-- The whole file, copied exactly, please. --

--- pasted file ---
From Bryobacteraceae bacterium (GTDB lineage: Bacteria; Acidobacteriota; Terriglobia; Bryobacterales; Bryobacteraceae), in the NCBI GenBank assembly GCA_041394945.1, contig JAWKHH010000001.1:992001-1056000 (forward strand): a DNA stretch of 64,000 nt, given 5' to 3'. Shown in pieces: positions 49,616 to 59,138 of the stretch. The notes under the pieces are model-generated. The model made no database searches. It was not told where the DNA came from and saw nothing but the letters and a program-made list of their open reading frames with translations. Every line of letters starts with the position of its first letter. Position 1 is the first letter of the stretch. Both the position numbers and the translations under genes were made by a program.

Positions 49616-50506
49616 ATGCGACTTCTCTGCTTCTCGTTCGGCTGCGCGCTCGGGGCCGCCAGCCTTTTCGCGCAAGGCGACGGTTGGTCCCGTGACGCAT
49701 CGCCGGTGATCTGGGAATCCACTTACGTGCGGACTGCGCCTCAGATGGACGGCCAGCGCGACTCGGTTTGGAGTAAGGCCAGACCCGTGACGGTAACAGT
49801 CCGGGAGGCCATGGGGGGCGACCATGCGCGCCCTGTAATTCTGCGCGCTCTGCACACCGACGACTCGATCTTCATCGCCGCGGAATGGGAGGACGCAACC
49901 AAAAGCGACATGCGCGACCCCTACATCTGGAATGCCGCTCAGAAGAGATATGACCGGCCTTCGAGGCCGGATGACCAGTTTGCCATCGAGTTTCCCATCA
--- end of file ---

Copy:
From Bryobacteraceae bacterium (GTDB lineage: Bacteria; Acidobacteriota; Terriglobia; Bryobacterales; Bryobacteraceae), in the NCBI GenBank assembly GCA_041394945.1, contig JAWKHH010000001.1:992001-1056000 (forward strand): a DNA stretch of 64,000 nt, given 5' to 3'. Shown in pieces: positions 49,616 to 59,138 of the stretch. The notes under the pieces are model-generated. The model made no database searches. It was not told where the DNA came from and saw nothing but the letters and a program-made list of their open reading frames with translations. Every line of letters starts with the position of its first letter. Position 1 is the first letter of the stretch. Both the position numbers and the translations under genes were made by a program.

Positions 49616-50506
49616 ATGCGACTTCTCTGCTTCTCGTTCGGCTGCGCGCTCGGGGCCGCCAGCCTTTTCGCGCAAGGCGACGGTTGGTCCCGTGACGCAT
49701 CGCCGGTGATCTGGGAATCCACTTACGTGCGGACTGCGCCTCAGATGGACGGCCAGCGCGACTCGGTTTGGAGTAAGGCCAGACCCGTGACGGTAACAGT
49801 CCGGGAGGCCATGGGGGGCGACCATGCGCGCCCTGTAATTCTGCGCGCTCTGCACACCGACGACTCGATCTTCATCGCCGCGGAATGGGAGGACGCAACC
49901 AAAAGCGACATGCGCGACCCCTACATCTGGAATGCCGCTCAGAAGAGATATGACCGGCCTTCGAGGCCGGATGACCAGTTTGCCATCGAGTTTCCCATCA